November 9, 2012 Updates

In short, the guy who dressed up as President Barack Obama for Halloween is considered by some to be the president of the Jazz locker room. “I’d have to go with Mo Williams for the president (of the locker room), because he talks a lot,” center Al Jefferson said Wednesday, the day after Obama was elected to a second term in office. “Vice president would probably be Paul (Millsap) because he doesn’t talk at all.” Standard-Examiner

November 8, 2012 Updates
November 7, 2012 Updates

In other words, Jordan may have won six championships, but he was oh-for-scoring-political-points during his Hall of Fame career. Jordan -- as the often-related story goes -- chose commerce over politics in 1990 when he refused to endorse Democrat Harvey Gantt, a black U.S. Senate candidate in his home state of North Carolina. "Republicans buy shoes, too," Jordan famously explained. And that was Allen's point: Whereas Jordan avoided politics for fear of alienating potential customers, James could really separate himself by embracing his role as someone who could not only generate opinions but influence them. "It's great to be a basketball player, but to transcend sports is a big responsibility," Allen said. "If he were able to pull that off -- if he wants to pull that off -- I think that would set him apart." CBSSports.com

According to a donor list aggregated by HoopsHype.com, five current NBA players -- Anthony, Hill, Carter, Nolan Smith and free-agent Baron Davis -- donated to Obama's campaign. Jordan was an exception among NBA ownership types who donated to the President's successful re-election bid, putting up $5,000. Even though commissioner David Stern recently poked fun at Obama's basketball skills -- "He’s not that good," said Stern, the noted Democrat who himself donated $5,000 to Obama -- the obstacles that kept Jordan from voicing political opinions during his playing career appear to have been lifted. But the golden rule of sports is to follow the money, and if you do that when it comes to NBA political donations, the league appears just as divided as the country is. CBSSports.com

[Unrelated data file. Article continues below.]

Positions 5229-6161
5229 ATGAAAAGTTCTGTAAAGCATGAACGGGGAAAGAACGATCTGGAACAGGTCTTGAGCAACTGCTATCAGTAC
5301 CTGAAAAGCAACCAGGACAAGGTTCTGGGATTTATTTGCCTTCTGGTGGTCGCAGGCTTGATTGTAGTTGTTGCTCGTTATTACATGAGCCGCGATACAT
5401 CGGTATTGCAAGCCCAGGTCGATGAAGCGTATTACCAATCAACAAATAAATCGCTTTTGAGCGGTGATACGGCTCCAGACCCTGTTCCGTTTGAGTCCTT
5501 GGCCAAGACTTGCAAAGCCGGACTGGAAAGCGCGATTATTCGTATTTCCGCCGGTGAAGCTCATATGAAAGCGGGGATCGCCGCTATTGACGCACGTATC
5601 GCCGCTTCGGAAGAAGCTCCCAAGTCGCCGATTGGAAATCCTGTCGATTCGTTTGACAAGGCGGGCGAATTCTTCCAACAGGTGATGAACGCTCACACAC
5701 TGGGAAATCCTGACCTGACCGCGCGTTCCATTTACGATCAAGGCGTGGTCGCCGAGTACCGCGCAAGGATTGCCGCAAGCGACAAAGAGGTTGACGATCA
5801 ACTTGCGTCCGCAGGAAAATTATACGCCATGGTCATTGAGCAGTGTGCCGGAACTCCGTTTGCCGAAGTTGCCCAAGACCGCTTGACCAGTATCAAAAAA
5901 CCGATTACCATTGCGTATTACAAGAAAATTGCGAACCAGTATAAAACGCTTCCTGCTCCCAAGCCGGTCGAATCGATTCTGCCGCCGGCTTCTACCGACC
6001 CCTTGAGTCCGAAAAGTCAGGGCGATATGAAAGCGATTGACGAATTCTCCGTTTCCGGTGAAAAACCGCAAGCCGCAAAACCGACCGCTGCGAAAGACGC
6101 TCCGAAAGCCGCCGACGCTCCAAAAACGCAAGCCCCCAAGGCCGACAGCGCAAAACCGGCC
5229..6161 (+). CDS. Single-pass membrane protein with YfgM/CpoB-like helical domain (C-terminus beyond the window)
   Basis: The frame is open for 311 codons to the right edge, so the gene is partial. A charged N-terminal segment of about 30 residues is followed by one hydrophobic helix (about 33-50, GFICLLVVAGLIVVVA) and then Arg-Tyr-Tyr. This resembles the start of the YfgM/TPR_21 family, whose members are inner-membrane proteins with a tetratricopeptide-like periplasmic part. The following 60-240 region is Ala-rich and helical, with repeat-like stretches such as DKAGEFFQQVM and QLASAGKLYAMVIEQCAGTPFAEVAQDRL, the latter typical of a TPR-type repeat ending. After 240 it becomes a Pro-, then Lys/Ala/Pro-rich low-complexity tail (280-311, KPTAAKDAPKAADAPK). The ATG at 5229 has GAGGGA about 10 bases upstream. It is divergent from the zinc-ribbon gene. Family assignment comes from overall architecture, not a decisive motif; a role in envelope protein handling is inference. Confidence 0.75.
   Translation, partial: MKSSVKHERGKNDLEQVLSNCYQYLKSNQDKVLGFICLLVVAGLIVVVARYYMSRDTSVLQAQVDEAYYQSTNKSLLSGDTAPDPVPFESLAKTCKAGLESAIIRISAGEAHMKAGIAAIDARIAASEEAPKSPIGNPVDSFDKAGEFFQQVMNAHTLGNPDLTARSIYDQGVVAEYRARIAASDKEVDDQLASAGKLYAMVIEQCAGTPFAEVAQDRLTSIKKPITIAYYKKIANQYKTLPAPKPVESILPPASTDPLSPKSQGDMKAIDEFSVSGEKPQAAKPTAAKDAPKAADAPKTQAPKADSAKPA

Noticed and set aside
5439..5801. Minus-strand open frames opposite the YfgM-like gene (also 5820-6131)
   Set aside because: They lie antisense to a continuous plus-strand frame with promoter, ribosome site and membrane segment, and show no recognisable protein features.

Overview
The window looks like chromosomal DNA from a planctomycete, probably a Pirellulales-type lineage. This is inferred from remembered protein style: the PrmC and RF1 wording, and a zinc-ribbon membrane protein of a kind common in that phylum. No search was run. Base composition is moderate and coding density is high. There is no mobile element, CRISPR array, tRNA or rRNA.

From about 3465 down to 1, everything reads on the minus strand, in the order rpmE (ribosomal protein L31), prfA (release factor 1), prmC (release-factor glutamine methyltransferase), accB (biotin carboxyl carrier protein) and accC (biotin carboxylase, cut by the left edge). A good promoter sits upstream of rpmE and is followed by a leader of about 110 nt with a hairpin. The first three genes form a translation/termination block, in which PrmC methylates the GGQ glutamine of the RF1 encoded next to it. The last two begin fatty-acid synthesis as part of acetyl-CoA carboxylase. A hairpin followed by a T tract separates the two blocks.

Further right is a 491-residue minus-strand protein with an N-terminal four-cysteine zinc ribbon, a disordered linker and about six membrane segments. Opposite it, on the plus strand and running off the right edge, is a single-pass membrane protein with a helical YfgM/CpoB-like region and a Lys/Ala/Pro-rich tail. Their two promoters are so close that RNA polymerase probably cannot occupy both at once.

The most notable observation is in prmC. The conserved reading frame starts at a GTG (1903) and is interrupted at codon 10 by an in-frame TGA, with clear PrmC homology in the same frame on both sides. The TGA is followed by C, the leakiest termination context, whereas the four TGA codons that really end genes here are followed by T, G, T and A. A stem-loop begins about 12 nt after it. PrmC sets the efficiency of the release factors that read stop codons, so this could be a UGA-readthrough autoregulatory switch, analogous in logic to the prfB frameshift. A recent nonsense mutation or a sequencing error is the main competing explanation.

As for a scouting report on the left-handed Obama, Pippen came away impressed. “He’s not an overly aggressive player, but he takes what the defense gives him,” said Pippen. “He’s got a smooth game. He probably used to be a little more aggressive, but obviously he doesn’t want to get hurt.” That certainly wasn’t going to happen if the defense had anything to do about it. “I thought the lanes opened up when Michael Jordan used to drive,” laughed Pippen. “I used to be like, wow. But when I saw the President drive, I thought they were bringing the whole motorcade through the lane it was so wide.” NBA.com

But running up and down on the basketball court with President Obama was obviously a unique opportunity for Pippen that he will never forget. “It was a very special experience to play ball with the current President on Election Day. That says it all,” said Pippen. “You sit there and wonder what the President is doing on a day like this aside from voting. It was very enjoyable for me and something I’ll always remember. I got to see the President in a relaxed atmosphere—no suit, just one of the guys. It’s a story I can tell my kids and have them look back on.” After they finished playing, Obama approached Pippen and told him, “Hey, I’ve got to get you out to the White House.” Pippen’s response: “For sure, Mr. President.” NBA.com